In mathematics, the average number is affected by extreme highest values. Likewise, outliers -extremely successful people- dramatically affect the result of what being an average person is. Which means that, if you are “average”, you are probably in much better shape than most people.

The “average approach” is a trap to make you feel vulnerable and turn you into a prey. It’s a trap because it forces you to compare yourself to others. And comparisons only cause disappointment.

Looking at people that are much better than you, will only make you feel intimidated or discouraged. Comparing yourself to those who are in worse shape, will lower your bar and push you deeper into the comfort zone.

The assumption that what worked for the gurus –or for others- will work for you, is just that: an assumption. Not everyone is the same.

Be your own benchmark. Aspire to be the best version of yourself. Regardless of where you rank compared to others.

What Leadership Gurus Get Wrong

“GDP measures everything, except that which makes life worthwhile.” — Robert F Kennedy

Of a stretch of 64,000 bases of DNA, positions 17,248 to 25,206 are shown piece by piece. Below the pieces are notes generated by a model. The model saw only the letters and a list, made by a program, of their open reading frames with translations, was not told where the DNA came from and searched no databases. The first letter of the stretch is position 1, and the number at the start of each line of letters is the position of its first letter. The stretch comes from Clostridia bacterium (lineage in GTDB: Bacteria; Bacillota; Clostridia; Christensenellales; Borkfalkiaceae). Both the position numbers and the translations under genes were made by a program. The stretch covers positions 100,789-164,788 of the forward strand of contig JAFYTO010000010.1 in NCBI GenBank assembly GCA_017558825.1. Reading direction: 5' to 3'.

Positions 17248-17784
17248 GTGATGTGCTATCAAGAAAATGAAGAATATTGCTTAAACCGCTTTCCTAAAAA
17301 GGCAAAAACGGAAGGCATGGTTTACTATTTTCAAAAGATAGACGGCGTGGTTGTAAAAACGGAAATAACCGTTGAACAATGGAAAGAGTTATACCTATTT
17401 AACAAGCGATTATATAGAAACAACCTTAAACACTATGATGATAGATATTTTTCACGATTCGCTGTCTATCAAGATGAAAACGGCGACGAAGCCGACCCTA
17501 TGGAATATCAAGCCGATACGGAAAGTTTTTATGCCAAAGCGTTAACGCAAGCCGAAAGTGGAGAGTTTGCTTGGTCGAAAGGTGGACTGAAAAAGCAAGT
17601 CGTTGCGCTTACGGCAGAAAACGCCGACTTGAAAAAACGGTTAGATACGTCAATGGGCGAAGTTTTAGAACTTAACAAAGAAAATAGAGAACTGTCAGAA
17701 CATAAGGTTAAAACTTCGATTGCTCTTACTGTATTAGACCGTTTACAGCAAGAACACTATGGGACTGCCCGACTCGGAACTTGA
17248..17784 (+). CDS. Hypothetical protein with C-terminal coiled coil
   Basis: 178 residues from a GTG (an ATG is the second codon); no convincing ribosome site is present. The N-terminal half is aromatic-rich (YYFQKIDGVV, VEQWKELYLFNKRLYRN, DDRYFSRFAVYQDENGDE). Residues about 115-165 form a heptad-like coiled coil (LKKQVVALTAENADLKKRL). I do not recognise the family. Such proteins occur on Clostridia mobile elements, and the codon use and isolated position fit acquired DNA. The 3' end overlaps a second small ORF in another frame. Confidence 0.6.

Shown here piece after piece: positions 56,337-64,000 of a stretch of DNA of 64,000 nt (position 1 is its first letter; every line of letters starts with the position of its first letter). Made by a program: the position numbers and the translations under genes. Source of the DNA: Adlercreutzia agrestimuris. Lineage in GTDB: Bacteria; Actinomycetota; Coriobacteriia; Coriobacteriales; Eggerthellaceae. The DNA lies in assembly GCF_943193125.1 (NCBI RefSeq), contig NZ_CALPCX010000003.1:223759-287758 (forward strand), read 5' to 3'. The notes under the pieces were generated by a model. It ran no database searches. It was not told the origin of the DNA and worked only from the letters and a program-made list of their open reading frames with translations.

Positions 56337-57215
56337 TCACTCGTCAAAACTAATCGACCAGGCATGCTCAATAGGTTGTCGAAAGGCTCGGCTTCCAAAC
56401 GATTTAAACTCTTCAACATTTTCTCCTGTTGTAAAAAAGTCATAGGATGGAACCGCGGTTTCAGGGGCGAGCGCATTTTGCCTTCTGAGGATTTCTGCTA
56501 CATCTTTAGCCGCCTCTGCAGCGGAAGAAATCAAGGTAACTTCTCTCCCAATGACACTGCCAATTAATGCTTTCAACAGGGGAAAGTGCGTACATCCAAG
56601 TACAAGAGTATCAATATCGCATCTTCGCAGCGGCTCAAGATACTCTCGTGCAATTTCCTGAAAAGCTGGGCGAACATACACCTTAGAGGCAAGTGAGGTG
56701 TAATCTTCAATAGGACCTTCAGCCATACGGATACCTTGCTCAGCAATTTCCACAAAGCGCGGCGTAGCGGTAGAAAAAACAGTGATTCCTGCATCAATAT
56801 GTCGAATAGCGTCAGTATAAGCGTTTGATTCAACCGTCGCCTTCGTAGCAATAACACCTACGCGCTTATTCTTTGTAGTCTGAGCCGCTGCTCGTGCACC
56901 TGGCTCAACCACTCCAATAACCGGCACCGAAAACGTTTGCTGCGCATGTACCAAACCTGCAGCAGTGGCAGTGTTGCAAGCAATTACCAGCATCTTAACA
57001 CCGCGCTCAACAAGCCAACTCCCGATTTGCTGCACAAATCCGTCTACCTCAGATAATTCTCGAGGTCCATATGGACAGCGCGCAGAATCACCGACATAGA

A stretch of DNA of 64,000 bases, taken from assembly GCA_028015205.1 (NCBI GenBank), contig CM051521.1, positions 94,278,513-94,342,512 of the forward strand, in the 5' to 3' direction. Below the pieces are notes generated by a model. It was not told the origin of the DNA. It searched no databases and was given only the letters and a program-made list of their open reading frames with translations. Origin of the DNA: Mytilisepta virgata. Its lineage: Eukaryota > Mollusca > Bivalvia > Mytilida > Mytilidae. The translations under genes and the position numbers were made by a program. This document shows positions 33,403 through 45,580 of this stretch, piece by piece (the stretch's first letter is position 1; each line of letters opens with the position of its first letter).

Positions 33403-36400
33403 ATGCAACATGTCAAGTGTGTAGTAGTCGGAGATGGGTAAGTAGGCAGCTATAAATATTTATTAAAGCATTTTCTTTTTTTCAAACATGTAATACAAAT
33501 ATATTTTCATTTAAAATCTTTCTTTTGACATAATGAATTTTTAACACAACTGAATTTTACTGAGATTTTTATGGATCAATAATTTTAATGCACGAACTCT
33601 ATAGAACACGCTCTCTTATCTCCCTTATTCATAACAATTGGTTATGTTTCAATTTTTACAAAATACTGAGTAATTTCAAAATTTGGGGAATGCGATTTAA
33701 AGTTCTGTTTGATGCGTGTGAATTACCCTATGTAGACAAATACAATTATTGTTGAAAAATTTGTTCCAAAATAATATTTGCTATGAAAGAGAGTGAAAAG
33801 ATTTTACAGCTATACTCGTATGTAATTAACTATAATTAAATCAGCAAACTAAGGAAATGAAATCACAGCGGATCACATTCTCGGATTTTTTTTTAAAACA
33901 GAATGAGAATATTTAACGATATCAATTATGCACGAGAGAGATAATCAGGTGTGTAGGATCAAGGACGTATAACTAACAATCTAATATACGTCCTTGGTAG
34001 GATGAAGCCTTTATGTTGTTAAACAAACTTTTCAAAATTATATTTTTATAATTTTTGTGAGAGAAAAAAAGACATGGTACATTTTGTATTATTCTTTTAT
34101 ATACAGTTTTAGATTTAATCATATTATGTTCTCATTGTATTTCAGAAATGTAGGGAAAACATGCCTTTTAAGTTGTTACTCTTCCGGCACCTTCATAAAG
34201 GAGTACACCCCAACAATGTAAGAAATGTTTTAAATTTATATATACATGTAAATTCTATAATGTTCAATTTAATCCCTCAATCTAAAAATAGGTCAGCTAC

Before you take any medicine, it’s wise to start with a clear diagnosis. Who are you? Where do you stand in life? What are your goals and dreams? What are your fears? What fuels your passion?

Most importantly, what is preventing you from being the best version of yourself?

Write the answers on a piece of paper and keep it handy. Once you have a more clear understanding of what you are trying to solve, you can start looking for other people’s advice.

These questions will help you challenge your guru of choice.

Is success the only thing that matters to them?

Success at any cost will only make you unhappy. Your life should have a bigger purpose than just accumulating achievements. Success is about saying yes to more. Happiness is about saying “no”, it is about how we feel about what we do.

Are their set of values aligned with yours?

Building on the above: where does guru’s advice come from? How do these self-proclaimed gurus see the World? What’s the meaning of life for them? And how do success, leadership and productivity fit? What’s their perspective on relationships like family and friends? Funny enough, many of these gurus can’t keep their own families in good shape.

What’s your current change fitness?

Change doesn’t happen overnight: it’s a progressive journey. Before running your first-ever marathon, you have to prepare. It requires starting slow. Gurus cannot expect you to improve your fitness, air capacity and endurance overnight. They should know better. Gurus should get to know you better before they prescribe you their success formula.